Herd immunity: Epidemiologists knew early in the pandemic that once a COVID-19 vaccine was developed and administered, vaccination rates would have to be very high to achieve herd immunity, given how highly transmissible the virus was; many experts pegged requisite vaccination rates at 75% or more to get there. With vaccination rates now topping 70% of U.S. adults over age 18 and 60% of the eligible vaccine population — not to mention those with natural antibodies from having had the virus — there is little talk of reaching herd immunity these days.
The Delta variant has changed the calibration, as have larger-than-expected numbers of breakthrough cases among the vaccinated. Instead, the conversation has changed to waning immunity, booster shots for the foreseeable future, and fear of more virulent strains to come as the virus persists and mutates. Few experts now believe the COVID virus can be eradicated any time soon, if ever — especially with more than 60 million adult Americans remaining unvaccinated. More likely, the virus will continue to lurk among more vulnerable segments of the population as a much more lethal version of influenza, and more Americans now seem resigned to that outcome.
Return to the office: Once mass vaccination rollouts began in early 2021, most large businesses and their employees were expecting work-from-home (WFH) arrangements would gradually end and a return to office life would begin by Memorial Day, at which time most Americans would be vaccinated. That “penciled in” return date was later pushed out to Independence Day, then Labor Day and beyond. Today, even as millions of workers slowly resume the commuting grind, WFH policies continue in some form for most white-collar workers even though vaccination rates for this cohort far exceed the national rate. In New York City, MTA subway ridership remains 47% below pre-pandemic levels. The Delta variant of the COVID virus certainly has complicated and delayed return-to-office plans, but it would be naïve to believe that this is all about fear of COVID.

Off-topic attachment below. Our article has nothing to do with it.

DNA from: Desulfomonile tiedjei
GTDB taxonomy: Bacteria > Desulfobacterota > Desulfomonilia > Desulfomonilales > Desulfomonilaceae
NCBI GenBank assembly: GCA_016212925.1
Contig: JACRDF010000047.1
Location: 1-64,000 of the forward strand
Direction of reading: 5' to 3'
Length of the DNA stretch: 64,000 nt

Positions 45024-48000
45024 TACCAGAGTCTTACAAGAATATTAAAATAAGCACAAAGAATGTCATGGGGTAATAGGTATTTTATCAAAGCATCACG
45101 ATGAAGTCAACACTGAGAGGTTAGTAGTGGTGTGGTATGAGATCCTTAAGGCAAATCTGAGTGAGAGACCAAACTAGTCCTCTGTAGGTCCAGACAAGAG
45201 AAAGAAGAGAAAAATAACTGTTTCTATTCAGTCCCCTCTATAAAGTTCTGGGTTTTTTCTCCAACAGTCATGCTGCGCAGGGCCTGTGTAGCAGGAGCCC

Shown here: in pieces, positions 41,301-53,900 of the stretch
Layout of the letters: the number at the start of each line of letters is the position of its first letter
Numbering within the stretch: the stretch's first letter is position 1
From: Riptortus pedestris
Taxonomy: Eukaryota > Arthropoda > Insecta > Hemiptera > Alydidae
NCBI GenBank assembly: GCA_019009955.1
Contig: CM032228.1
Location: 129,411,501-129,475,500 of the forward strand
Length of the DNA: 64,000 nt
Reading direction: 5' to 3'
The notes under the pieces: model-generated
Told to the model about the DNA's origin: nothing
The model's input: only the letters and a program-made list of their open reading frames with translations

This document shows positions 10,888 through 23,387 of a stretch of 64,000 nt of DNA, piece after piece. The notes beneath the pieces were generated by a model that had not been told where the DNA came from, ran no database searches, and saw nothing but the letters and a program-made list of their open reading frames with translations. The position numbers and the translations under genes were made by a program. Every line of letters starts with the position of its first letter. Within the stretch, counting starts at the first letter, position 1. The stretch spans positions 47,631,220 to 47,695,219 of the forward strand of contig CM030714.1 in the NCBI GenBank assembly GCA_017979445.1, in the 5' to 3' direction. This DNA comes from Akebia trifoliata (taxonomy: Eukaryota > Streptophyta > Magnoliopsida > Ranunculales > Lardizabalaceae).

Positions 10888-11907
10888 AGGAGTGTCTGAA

The COVID-19 pandemic changed lifestyle priorities, with most office workers deciding that a five-day-a-week trek into the office didn’t comport with these new priorities.
Then PwC stunned the business world in September when it announced that all 40,000 of its U.S. client service professionals would have the option of working remotely indefinitely but for three days monthly, and it expects about one-third of its eligible workforce to accept that option4. PwC views hybrid or flexible work arrangements as a work model that will retain and attract talent. Not all large businesses agree with that premise, particularly Wall Street firms, but many others are adopting some version of flexible work arrangements on a permanent basis. It appears that the days of the daily commuting grind for everyone may be over, but the long-term implications of these profound changes on workplace culture and creativity, office real estate in major locales, and local businesses that depend on all these commuters have only just begun. The pulse of daily life in midtown Manhattan is not an encouraging sign.
December 07, 2021
Global Co-Leader of Corporate Finance & Restructuring